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cemetery rose


eclipse
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The cold autumn winds cannot reunite leaves

with trees-the robins rain enraptured eyes

and wind waltzed wings tempt caged tears that grieve.

A widow plants flowers-her old man lies

ready to caress the contours of a rose,

his fingers are phantoms too frail to grip

a swaying rose as the cemetery gates close

and with newly found notes the robin slips

into a rhapsody. Fingers rove across

thorns, a flower soothed into stillness

a wifes haunted heart made still by the loss

of harking for the music of madness.

Under red winter skies a robin bathes

snow falls from thorns below ice captured graves.

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I really like the cemetary setting and winter imagery Eclipse. The first line, the gate closing, and the couplet were especially conducive to taking me there. Loved "red winter skies."

 

Tony

Here is a link to an index of my works on this site: tonyv's Member Archive topic

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  • 2 weeks later...
David W. Parsley

Apologies for the slow response, Barry. There is a lot to like about this poem, including the appropriateness of theme to the sonnet form. Many original images and turns of phrase, deliberate use of ambiguity, enjambment, foot substitution, and inventive rhyme. As a couple of the ambiguities come close to resisting comprhension for me, I will address them individually, as well as places where substitution may border on prosiness. As requested, I will share some other suggestions and what guidance I am able.

 

The cold autumn winds cannot reunite leaves

 

A fine image, plunging directly to the poem's theme, grabbing the reader's immediate attention. Nevertheless I would like to quarrel with the line on a couple of grounds. From a diction standpoint, the use of "cold" seems superfluous and redundant, and could even be called over-used. It may also be worth pointing out a segment of modern criticism recommending completion of a sonnet's first line with perfect iambic pentameter. (I, myself, frequently struggle with this particular stricture and even deliberately violate it for my own purposes.) In any case, I find the line difficult of five-beat scansion to any standard meter or admixture thereof.

 

... reunite leaves

with trees-the robins rain enraptured eyes

 

The second line brings flawless iambic pentameter, dazzling alliteration, and startling imagery. Sets a standard by which to measure the entire poem.

 

and wind waltzed wings tempt caged tears that grieve.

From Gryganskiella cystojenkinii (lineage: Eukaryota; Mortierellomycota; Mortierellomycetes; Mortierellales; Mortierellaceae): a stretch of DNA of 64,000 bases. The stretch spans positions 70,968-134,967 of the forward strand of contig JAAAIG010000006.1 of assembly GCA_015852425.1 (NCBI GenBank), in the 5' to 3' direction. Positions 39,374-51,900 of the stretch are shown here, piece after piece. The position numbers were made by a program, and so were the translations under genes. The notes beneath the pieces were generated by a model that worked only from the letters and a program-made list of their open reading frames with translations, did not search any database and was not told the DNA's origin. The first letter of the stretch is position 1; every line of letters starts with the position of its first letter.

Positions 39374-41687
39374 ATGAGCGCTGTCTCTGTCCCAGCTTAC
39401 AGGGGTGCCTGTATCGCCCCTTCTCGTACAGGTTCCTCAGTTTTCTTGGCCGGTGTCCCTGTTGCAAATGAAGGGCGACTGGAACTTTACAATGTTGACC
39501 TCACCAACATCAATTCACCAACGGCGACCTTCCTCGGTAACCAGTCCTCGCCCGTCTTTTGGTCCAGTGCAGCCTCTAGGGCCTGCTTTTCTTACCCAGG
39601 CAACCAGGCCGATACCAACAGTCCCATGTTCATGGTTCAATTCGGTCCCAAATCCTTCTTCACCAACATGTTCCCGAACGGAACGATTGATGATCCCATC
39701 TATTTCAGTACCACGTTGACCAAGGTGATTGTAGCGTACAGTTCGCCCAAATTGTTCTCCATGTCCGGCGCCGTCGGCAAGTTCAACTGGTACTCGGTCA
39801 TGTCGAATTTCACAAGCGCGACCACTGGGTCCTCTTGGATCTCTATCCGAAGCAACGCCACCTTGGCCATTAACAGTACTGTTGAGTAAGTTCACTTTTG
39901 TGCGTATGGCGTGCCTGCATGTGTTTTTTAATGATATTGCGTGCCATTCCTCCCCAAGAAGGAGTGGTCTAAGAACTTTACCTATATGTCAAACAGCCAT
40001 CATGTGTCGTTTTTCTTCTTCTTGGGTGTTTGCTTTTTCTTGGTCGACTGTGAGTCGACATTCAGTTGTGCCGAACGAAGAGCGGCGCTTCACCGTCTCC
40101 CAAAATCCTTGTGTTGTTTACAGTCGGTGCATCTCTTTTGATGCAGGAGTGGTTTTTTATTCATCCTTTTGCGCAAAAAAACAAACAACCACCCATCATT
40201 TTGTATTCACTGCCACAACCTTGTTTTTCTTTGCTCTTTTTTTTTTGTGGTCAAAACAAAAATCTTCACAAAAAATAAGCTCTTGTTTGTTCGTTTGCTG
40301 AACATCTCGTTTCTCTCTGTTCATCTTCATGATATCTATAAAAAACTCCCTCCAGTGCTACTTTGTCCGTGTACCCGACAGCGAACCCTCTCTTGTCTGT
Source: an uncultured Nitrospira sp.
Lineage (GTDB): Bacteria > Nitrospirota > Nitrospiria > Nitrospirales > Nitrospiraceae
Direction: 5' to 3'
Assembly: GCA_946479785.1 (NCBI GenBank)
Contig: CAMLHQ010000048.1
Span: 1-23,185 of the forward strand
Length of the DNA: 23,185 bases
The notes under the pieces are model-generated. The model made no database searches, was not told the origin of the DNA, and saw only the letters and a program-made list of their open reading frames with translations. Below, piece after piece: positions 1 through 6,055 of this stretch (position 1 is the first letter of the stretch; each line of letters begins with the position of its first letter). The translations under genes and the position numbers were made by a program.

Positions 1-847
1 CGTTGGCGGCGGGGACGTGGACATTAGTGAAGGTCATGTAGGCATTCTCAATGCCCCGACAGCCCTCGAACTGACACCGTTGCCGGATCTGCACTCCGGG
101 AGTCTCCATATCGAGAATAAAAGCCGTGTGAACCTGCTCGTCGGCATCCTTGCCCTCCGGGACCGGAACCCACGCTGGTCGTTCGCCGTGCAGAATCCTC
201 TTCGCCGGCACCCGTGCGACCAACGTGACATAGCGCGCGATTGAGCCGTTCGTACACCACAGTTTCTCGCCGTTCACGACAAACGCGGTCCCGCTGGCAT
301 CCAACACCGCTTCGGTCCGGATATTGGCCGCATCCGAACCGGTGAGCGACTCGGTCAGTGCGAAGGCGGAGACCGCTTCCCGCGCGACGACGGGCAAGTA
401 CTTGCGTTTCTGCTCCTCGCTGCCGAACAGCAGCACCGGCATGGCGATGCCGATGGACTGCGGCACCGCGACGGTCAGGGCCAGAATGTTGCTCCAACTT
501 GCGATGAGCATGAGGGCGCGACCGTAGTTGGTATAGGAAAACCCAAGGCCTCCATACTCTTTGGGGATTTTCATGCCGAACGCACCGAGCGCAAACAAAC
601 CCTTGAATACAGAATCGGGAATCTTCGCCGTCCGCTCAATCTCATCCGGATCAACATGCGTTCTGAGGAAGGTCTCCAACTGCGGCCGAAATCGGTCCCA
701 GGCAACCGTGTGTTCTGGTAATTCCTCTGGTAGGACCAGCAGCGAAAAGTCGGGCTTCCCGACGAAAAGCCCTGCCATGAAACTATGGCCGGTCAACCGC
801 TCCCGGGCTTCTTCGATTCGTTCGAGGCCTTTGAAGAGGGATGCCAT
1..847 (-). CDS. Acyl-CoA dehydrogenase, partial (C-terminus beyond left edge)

Thoroughly elegant metric substitution, competent use of a known (but not over-used) rhyme pair with double-entendre on 'leave.'

 

A widow plants flowers-her old man lies

ready to caress the contours of a rose,

his fingers are phantoms too frail to grip

a swaying rose as the cemetery gates close

 

Use of 'old man' here is quite dissonant, dictionally and rhythmically. Repetion of 'rose' disturbs the poem.

 

Recommend deleting 'the' from 'the cemetery gate'. Other repeating words: robin, thorns, wind, fingers. Very disturbing to a condensed form like the sonnet.

 

I like the thought-rhyme pair coming up, "madness-stillness", though the purist might insist that it is not a true rhyme. I find it inventive. Interesting things are happening in the poem here and continue to the end, with great originality of insight and image. Yeatsian craft is all that is required to complete a very fine piece!

 

.... Fingers rove across

thorns, a flower soothed into stillness

a wifes haunted heart made still by the loss

of harking for the music of madness.

Under red winter skies a robin bathes

snow falls from thorns below ice captured graves.

 

Technical problems with number of beats: 4.5 in line 10; 4.25 in line 12. Depends on how faithfully you wish to follow the form, but I cannot scan either line to five beats, even using a pyrhus.

 

What a fine image and turn of phrase: "flower soothed into stillness". Also nice: "red winter skies", "robin bathes", "snow falls from thorns", "ice captured graves." The only problem is that the final couplet is very difficult to make sense of. Is "snow" the beginning of a new sentence? Snow falls underground, or past the text of gravings on stone? Perhaps a little more punctuation could aid the reader here.

 

As I said several times, despite a few blemishes (my view!), this is a good sonnet, with many elements that could make it quite memorable.

 

Compliments,

- Dave

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  • 2 weeks later...
Aleksandra

An amazing poem, Eclipse. I loved the setting, too, as Tony has mention it, already. It's heartfelt poem, and it has some special sound in it. I don't have enough words to express my feelings about this poem. Great poem.

 

Aleksandra

The poet is a liar who always speaks the truth - Jean Cocteau

History of Macedonia

 

 

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Hi Eclipse, A thoughtful, modern Shakespearean Sonnet.

 

On first read I thought this a little choppy but reading aloud a 2nd and 3rd time I found the rhythm although maybe the last 2 lines could use a little smoothing out.

 

The imagery gave this piece a dark, somber feel.

 

~~Tink

~~ © ~~ Poems by Judi Van Gorder ~~

For permission to use this work you can write to Tinker1111@icloud.com

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